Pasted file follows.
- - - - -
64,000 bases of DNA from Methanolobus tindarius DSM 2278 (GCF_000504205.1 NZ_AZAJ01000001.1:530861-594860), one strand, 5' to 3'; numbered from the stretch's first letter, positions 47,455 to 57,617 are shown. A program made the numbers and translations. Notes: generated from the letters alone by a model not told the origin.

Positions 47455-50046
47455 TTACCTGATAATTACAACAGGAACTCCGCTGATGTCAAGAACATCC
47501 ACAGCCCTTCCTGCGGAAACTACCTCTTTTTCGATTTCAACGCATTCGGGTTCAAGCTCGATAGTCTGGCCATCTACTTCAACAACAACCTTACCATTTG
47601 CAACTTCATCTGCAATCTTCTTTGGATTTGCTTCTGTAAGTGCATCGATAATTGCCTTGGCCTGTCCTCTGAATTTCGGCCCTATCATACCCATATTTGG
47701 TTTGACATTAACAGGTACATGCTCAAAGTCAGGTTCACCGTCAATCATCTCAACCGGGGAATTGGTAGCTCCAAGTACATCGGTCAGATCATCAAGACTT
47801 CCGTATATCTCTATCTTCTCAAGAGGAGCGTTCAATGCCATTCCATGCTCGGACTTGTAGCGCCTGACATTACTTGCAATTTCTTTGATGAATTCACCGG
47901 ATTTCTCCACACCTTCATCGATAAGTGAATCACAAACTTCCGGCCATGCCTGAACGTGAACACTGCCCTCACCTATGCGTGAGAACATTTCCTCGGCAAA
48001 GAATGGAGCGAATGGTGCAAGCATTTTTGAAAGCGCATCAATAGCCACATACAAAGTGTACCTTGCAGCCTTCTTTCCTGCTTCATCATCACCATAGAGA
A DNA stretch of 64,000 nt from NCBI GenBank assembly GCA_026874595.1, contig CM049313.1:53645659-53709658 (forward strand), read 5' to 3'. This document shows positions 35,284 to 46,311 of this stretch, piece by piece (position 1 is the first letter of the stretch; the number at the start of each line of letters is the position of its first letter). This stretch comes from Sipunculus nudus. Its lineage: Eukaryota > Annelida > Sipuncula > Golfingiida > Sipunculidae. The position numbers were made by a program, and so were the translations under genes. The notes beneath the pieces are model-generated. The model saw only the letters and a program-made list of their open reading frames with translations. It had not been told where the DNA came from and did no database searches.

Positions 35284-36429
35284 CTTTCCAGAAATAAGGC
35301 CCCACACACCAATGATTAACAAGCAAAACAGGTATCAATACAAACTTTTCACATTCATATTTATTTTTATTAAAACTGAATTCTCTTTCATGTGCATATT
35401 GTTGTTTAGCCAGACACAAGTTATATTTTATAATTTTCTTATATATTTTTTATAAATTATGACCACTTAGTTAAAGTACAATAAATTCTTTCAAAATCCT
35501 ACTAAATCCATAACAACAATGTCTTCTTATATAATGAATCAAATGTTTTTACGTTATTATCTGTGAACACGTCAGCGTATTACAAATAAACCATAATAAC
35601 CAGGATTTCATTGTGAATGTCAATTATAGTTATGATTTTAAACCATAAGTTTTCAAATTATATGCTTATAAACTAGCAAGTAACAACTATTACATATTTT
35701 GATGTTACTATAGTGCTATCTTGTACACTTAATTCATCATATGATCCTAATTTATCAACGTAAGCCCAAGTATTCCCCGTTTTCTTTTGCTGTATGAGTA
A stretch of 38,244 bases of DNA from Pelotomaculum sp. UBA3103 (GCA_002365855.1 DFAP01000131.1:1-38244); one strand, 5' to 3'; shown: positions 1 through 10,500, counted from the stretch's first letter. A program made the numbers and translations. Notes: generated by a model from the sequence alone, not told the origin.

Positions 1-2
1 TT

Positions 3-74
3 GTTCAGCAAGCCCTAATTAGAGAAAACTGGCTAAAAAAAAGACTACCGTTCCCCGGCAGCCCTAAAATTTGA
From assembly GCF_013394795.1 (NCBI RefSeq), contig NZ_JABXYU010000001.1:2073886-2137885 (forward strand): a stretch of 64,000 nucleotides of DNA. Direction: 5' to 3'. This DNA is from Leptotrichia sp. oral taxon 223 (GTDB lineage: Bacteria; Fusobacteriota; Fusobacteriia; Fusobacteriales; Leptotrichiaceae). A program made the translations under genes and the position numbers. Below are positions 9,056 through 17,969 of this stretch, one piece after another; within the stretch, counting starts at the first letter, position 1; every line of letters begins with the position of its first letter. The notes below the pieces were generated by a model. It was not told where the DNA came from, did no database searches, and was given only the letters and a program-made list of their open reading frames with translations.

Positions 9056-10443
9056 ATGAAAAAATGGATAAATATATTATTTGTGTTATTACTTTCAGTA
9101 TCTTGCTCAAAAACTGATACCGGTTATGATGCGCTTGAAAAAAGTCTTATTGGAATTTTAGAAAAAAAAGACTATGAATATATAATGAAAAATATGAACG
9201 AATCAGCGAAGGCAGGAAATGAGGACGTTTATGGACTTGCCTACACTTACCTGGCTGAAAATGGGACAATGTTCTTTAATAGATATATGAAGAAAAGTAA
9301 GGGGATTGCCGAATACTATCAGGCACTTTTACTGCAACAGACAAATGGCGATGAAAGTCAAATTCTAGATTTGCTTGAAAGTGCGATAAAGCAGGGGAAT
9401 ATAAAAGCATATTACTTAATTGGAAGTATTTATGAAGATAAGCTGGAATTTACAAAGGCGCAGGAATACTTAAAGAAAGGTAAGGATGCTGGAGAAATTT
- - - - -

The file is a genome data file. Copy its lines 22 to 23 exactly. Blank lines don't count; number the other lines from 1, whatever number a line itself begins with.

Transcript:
3 GTTCAGCAAGCCCTAATTAGAGAAAACTGGCTAAAAAAAAGACTACCGTTCCCCGGCAGCCCTAAAATTTGA
From assembly GCF_013394795.1 (NCBI RefSeq), contig NZ_JABXYU010000001.1:2073886-2137885 (forward strand): a stretch of 64,000 nucleotides of DNA. Direction: 5' to 3'. This DNA is from Leptotrichia sp. oral taxon 223 (GTDB lineage: Bacteria; Fusobacteriota; Fusobacteriia; Fusobacteriales; Leptotrichiaceae). A program made the translations under genes and the position numbers. Below are positions 9,056 through 17,969 of this stretch, one piece after another; within the stretch, counting starts at the first letter, position 1; every line of letters begins with the position of its first letter. The notes below the pieces were generated by a model. It was not told where the DNA came from, did no database searches, and was given only the letters and a program-made list of their open reading frames with translations.